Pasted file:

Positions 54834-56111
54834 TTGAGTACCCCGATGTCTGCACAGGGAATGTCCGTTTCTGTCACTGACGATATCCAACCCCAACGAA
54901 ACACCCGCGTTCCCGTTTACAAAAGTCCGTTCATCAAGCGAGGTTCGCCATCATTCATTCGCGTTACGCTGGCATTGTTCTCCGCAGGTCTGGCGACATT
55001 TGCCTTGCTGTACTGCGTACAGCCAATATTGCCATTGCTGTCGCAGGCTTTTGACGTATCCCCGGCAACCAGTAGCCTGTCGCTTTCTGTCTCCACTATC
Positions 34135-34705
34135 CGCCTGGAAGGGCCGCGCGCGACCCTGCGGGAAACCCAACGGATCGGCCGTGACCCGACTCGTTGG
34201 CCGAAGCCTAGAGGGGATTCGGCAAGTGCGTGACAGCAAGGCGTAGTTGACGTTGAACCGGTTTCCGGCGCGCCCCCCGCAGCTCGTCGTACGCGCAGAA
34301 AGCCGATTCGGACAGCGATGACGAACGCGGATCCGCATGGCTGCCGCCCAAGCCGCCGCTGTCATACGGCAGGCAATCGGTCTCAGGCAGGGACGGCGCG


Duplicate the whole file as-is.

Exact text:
Positions 54834-56111
54834 TTGAGTACCCCGATGTCTGCACAGGGAATGTCCGTTTCTGTCACTGACGATATCCAACCCCAACGAA
54901 ACACCCGCGTTCCCGTTTACAAAAGTCCGTTCATCAAGCGAGGTTCGCCATCATTCATTCGCGTTACGCTGGCATTGTTCTCCGCAGGTCTGGCGACATT
55001 TGCCTTGCTGTACTGCGTACAGCCAATATTGCCATTGCTGTCGCAGGCTTTTGACGTATCCCCGGCAACCAGTAGCCTGTCGCTTTCTGTCTCCACTATC
Positions 34135-34705
34135 CGCCTGGAAGGGCCGCGCGCGACCCTGCGGGAAACCCAACGGATCGGCCGTGACCCGACTCGTTGG
34201 CCGAAGCCTAGAGGGGATTCGGCAAGTGCGTGACAGCAAGGCGTAGTTGACGTTGAACCGGTTTCCGGCGCGCCCCCCGCAGCTCGTCGTACGCGCAGAA
34301 AGCCGATTCGGACAGCGATGACGAACGCGGATCCGCATGGCTGCCGCCCAAGCCGCCGCTGTCATACGGCAGGCAATCGGTCTCAGGCAGGGACGGCGCG